Chino Arab Hamara – is written by Sahir Ludiyanvi from the film Phir Subah Hogi.

Seene mein Jalan – from the film Gaman is written by the poet Sharyar who chose to speak about the pain of the deprived, the man on the street – Why is there a fire in his heart, a storm in his eyes – why is every person in this city so troubled.

The poets who read their ‘Bombay/Mumbai’ poems that day were  Mustansir Dalvi, Menka Shivdasani, Anju Makhija, Anand Thakore, Anjali Purohit, Rochelle Potkar, Smita Sahay and Shona Urvashi.

A video of the event here –MUMBAI MOULTING: ERASURES AND A PALIMPSEST: Godrej India Culture Lab – Vikhroli Skin 14th December 2013

and the video here –

Holding up Half the Sky

The Mumbai Chapter of 100Thousand Poets for Change, organized by Menka Shivdasani, was a festival of Music and Poetry Reading over four days (26th to 29th Sept 2013) hosted by the popular south Mumbai bookstore Kitab Khana.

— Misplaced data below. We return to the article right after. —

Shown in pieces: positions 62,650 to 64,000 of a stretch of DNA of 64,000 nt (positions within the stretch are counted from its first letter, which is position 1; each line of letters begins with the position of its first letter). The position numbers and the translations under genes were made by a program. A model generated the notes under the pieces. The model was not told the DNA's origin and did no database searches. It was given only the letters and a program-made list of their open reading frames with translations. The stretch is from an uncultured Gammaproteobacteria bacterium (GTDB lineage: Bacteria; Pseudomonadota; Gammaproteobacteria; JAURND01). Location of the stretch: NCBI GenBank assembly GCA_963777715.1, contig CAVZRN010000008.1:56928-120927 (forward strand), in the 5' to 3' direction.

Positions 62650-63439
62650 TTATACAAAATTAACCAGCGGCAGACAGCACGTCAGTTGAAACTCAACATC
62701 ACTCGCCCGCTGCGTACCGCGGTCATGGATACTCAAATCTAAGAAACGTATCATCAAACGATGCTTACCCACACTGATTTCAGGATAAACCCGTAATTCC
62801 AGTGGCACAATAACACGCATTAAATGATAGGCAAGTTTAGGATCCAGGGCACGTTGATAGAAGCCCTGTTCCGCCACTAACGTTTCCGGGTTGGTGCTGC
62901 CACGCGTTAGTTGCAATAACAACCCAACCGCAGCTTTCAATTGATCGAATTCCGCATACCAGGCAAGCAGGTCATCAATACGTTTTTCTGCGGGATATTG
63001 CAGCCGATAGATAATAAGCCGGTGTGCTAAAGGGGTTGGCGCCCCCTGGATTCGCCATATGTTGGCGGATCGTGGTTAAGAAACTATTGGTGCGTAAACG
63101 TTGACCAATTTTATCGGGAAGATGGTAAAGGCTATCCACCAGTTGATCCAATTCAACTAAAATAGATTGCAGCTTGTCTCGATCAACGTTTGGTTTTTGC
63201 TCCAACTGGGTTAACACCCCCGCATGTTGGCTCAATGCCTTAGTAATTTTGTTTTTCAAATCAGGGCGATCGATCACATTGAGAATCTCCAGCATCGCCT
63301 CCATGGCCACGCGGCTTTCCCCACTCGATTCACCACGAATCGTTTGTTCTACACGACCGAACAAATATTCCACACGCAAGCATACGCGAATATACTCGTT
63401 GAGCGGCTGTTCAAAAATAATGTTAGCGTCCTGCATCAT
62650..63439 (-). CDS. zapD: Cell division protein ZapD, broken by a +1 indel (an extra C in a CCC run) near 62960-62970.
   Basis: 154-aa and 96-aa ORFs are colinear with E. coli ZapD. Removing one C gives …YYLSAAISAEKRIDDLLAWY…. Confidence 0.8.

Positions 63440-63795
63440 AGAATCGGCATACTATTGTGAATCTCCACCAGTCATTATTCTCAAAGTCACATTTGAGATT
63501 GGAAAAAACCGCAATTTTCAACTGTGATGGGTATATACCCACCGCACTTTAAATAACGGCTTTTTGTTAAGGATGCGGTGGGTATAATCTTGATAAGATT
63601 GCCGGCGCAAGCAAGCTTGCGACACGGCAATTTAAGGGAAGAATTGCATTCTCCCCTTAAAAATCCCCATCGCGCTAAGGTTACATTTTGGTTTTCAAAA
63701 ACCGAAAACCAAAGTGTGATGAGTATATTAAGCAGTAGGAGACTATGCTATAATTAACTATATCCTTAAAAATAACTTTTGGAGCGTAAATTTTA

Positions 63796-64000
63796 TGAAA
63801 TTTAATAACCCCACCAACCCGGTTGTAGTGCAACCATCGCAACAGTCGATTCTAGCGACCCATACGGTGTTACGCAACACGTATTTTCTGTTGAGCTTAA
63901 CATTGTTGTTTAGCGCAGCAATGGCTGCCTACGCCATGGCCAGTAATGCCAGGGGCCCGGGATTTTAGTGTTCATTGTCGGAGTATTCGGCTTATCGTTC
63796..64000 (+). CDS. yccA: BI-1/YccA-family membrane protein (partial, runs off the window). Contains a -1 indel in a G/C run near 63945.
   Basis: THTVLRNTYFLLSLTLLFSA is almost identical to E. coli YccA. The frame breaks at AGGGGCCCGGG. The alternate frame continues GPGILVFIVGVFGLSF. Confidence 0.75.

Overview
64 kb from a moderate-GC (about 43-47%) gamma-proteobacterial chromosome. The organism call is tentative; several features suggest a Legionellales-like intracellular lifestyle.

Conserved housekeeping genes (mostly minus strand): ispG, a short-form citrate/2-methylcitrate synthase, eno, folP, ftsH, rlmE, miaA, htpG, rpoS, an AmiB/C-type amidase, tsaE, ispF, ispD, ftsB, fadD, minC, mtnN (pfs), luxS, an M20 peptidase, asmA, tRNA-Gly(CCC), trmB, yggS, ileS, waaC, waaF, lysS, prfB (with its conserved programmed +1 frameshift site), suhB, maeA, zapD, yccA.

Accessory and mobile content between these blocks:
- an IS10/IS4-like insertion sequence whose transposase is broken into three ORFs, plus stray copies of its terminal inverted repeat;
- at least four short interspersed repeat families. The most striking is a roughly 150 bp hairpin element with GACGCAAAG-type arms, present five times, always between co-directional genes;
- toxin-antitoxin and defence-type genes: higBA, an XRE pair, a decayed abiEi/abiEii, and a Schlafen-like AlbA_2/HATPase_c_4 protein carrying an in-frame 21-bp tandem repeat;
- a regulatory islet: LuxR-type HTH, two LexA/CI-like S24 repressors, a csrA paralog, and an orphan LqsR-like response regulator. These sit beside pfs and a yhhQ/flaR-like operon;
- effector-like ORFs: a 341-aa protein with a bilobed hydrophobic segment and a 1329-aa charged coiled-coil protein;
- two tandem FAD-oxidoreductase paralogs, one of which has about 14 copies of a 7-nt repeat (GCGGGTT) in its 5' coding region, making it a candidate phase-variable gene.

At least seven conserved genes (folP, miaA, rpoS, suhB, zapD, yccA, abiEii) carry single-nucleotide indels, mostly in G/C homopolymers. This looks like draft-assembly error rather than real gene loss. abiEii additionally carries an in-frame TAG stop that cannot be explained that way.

The event on 27th was curated by writer and artist Anjali Purohit – Holding up Half the Sky was an evening of music and poetry themed around the lives of women – The purpose here was to create a dialogue between languages, cultures and mediums of expression to create a synergetic interaction that, having expressed themselves together on a single platform, would create a richer and deeper understanding of the issue.

Six city poets read their poetry on three aspects of women’s lives – Women and work, Being Woman and Woman as mother, daughter, partner, wife, lover. Pt Amarendra Dhaneshwar of the Gwalior Gharana accompanied by Mukta Raste on the table rendered the music.

The event began with Marathi songs by the poet Narayan Surve (Dongari Shet Maza ga…) about a peasant woman working on a stony mountainous patch of land and the other by Daya Pawar (Mee Dharan Bandhatey…) about a woman labourer on the construction site of a dam. Annie Zaidi and Anjali Purohit read their poems about women and work.